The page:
Cornice molding accentuates doors, windows, and permanent fixtures in a house such as fireplaces and vents. Cut the proper amount of molding for your project with help from an experienced foreman in this free video on trim and molding.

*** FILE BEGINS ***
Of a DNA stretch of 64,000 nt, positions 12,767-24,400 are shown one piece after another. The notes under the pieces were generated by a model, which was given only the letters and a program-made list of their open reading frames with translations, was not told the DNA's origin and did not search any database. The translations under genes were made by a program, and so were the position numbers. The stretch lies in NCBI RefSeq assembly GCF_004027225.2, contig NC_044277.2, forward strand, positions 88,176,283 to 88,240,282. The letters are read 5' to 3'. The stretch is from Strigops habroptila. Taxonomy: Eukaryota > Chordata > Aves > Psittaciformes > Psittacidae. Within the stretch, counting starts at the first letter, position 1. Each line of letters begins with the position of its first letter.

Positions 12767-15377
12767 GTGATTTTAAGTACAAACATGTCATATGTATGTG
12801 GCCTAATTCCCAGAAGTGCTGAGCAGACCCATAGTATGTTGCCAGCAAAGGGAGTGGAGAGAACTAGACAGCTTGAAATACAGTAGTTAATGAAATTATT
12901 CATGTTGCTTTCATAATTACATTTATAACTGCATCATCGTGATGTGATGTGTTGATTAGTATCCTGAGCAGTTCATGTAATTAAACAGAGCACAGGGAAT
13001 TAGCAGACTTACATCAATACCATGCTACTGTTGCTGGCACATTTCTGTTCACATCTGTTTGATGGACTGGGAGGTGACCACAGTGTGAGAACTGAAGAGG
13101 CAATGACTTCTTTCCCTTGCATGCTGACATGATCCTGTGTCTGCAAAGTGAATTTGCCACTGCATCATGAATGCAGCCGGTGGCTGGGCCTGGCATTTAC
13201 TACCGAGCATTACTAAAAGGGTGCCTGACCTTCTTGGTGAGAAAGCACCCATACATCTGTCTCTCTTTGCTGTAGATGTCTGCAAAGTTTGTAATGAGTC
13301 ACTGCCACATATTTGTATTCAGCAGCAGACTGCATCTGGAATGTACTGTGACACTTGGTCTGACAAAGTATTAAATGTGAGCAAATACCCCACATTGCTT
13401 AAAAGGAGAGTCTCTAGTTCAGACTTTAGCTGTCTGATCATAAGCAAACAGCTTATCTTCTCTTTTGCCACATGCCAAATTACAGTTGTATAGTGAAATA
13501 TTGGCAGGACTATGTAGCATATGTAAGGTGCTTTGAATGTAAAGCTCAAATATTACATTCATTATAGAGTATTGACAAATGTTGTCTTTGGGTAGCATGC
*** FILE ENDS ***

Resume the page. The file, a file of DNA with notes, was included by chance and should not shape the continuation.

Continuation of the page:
I'm Joshua Clement with Lighty Contractors, and today I'm going to show you how to properly cut cornice molding. For this job I am using a compound miter saw and my cornice molding or crown molding. A good trick to remember when cutting an outside corner or an inside corner is when you're cutting an outside corner all you see is the outside of the trim and you do not see the inside. Now that's an outside corner. I'm going to show you how to cut the inside corner, then when cutting an outside corner, just reverse it. There's two different ways to cut an angle for cornice molding. You want to set your bevel to a 33.9 and your angle to a 31.6. Doing this can be kind of confusing. So, I will show you how to do it with setting your saw to a 45 degree angle and holding your trim like it goes on the wall against the back and the bottom. Alright, just like that. A good thing to remember is that when you're cutting the top of the cornice molding, it actually goes on the bottom of the saw. A good thing to remember is to cut, flip and fit. Place it firmly against the back just like it goes on the wall and set your angle. Now when bringing the miter saw down when it's cutting, make sure that this doesn't twist at all, otherwise you'll lose your angle. Now, take your other piece and you're going to cut it the same way. Now that we have our angles cut I'll show you how they fit together. This is how they look on the inside corner, just like that. I'm Joshua Clement with Lighty Contractors, and that's how you can cut cornice molding for an inside corner.